Acetonitrile

What is Acetonitrile?

Acetonitrile is a transparent liquid with an aromatic odor, with chemical formula CH3CN. It is the simplest organic nitrile.

Acetonitrile is also known as cyanomethane, ethyl nitrile, ethanenitrile, methanecarbonitrile, and methyl cyanide.

Acetonitrile is used to make pharmaceuticals, perfumes, rubber products, pesticides, acrylic nail removers, and batteries. It is also used to extract fatty acids from animal and vegetable oils.



Sigma Aldrich Acetonitrile Lewis Structure

Acetonitrile is a polar aprotic solvent. The electronegativity difference between carbon and nitrogen and the triple bond between them produces a dipole moment that makes this substance polar.

It is an aprotic solvent, because, unlike of protic solvents such us 2-propanol, the acetonitrile molecules are not capable of forming protons (H+) upon dissociation.

As a leading supplier of high-purity solvents, we offer the right product for your application, whether you need HPLC acetonitrile, acetonitrile for biotech, anhydrous acetonitrile, or other grades available.

Acetonitrile Formulas and Structures

Acetonitrile has a central carbon atom that is triple bound to one nitrogen atom (nitrile functional group) and has a single bond to a methyl group.
 

Type Formula or Structure
Acetonitrile Molecular Formulas C2H3N or CH3CN
Acetonitrile Ball and Sticks Structural Model Sigma Aldrich Acetonitrile  Ball-Stick Structure
Acetonitrile Sticks Structural Model Sigma Aldrich Acetonitrile Stick Structure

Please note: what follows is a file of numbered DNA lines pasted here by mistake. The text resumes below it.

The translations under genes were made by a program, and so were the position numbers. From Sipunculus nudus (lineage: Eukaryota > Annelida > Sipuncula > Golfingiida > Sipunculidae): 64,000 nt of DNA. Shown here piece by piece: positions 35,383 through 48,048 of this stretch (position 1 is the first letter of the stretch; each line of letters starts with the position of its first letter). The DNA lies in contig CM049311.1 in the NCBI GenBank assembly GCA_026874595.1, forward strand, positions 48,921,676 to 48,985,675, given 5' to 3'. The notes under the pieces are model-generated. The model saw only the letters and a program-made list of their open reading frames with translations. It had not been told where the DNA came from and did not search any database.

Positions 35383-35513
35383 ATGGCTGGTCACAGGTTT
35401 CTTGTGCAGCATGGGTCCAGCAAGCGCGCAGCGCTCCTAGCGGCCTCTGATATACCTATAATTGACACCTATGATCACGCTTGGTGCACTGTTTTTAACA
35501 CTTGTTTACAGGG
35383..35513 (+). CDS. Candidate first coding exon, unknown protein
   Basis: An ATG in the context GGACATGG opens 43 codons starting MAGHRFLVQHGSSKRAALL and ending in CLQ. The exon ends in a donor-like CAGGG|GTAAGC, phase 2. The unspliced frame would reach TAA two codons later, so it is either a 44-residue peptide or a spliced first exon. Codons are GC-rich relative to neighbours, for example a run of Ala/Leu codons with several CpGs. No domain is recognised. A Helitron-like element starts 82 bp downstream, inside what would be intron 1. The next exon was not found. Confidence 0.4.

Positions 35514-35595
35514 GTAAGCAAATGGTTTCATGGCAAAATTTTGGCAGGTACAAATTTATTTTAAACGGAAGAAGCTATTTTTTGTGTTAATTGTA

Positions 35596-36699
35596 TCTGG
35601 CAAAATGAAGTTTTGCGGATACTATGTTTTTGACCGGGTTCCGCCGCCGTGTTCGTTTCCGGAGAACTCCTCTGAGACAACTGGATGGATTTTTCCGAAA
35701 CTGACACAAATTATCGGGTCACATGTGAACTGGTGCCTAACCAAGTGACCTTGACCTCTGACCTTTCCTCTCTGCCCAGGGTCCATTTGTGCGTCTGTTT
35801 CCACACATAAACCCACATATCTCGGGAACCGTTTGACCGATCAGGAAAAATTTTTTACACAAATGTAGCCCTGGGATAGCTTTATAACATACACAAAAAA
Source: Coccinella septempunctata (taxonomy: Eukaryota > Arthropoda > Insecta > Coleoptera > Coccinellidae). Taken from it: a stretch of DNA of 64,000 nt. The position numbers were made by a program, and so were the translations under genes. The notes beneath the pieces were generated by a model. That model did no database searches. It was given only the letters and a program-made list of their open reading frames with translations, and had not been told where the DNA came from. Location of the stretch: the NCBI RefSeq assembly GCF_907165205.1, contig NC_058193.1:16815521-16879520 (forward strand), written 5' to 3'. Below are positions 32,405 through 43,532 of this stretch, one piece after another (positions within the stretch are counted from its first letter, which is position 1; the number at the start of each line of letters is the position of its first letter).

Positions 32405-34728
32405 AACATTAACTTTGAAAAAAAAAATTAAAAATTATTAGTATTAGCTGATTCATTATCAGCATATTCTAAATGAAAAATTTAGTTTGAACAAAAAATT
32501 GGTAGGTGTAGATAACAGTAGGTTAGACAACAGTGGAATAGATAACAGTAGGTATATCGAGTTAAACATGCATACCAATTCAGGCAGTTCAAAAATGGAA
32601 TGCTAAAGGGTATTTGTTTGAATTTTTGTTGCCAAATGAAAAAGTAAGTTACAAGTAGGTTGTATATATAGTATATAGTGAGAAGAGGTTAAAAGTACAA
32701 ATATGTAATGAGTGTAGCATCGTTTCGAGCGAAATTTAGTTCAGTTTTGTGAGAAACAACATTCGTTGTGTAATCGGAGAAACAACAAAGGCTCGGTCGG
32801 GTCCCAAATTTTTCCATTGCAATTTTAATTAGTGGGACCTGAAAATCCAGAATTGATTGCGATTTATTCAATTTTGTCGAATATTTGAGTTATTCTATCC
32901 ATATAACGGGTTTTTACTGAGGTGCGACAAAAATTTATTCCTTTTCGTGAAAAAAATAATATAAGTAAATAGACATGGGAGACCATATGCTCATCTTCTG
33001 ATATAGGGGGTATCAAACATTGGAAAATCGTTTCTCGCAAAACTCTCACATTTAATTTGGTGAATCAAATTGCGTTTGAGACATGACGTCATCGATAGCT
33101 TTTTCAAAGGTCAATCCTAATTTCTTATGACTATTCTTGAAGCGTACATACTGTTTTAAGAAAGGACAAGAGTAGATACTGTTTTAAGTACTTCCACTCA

Acetonitrile Skeletal Structural Model Sigma Aldrich Acetonitrile Skeletal Structure
Acetonitrile Space-Filling Structural Model Sigma Aldrich Acetonitrile Space-Filling Structure

Acetonitrile Identification

Chart listing the various names, identifiers and synonyms of acetonitrile.
 

ID Type Identification
Synonym Methyl cyanide
Molecular Formula CH3CN
CAS Number 75-05-8
Beilstein Registry
741857
EG/EC Number 2008352
MDL Number MFCD00001878
RIDADR UN 1648 3/PG 2

 

Acetonitrile Physical and Chemical Properties

Chart including the physical and chemical properties of acetonitrile.
 

Property Value
Molecular Weight 41.05
Density 0.786 g/mL at 25ºC
Boiling Point 81-82ºC
Melting Point -48ºC
Flash Point 5.5ºC
Viscosity (cP)
0.369 at 25ºC
Dielectric Constant 36.64 at 20ºC
Dipole Moment 3.924
UV cutoff 190 nm
Refractive Index 1.344 at 20ºC
Vapor Pressure 72.8 mm Hg (20°C)
Vapor Density 1.41 (vs. air)
Water Solubility 24.36 M 
Heat of Combustion 31.03X10+6 J/kg at 250
Heat of Vaporization 72.7X10+4 J/kg at 800
Dissociation Constants pKa = -4.30 (conjugate acid) 
Surface Tension 29.04 dyn/cm at 200

Acetonitrile Miscibility and Immiscibility

Property Chemical
Miscible Acetic Acid, Acetone, Acetonitrile, Benzene, Butanol, Methyl ethyl ketone (MEK), Butyl Acetate (n-), Methyl tert-butyl ether (MTBE), Carbon Tetrachloride, Chloroform, Dichloroethane (1, 2), Dichloromethane, Diethyl ether, Diisopropyl ether, Dimethylformamide, Dimethyl Sulfoxide (DMSO), Dioxane, Ethanol, Ethyl Acetate, Methanol, 1-Propanol, Isopropanol, Tetrahydrofuran (THF), Toluene, Trichloroethylene, Water, Xylene
Immiscible Cyclohexane, Heptane, Hexane, Pentane, Isooctane
Miscibility Information and Solvent Miscibility Table

Acetonitrile Hazard Statements

Hazard Statements H225-H302 + H312 + H332-H319
Signal Word Danger
Precautionary
Statements
P210-P280-P305 + P351 + P338

GHS Information

GHS Pictogram Statement

Flammable gases, category 1
Flammable aerosols, categories 1,2
Flammable liquids, categories 1,2,3
Flammable solids, categories 1,2
Self-reactive substances and mixtures, Types B,C,D,E,F
Pyrophoric liquids, category 1
Pyrophoric solids, category 1
Self-heating substances and mixtures, categories 1,2
Substances and mixtures, which in contact with water,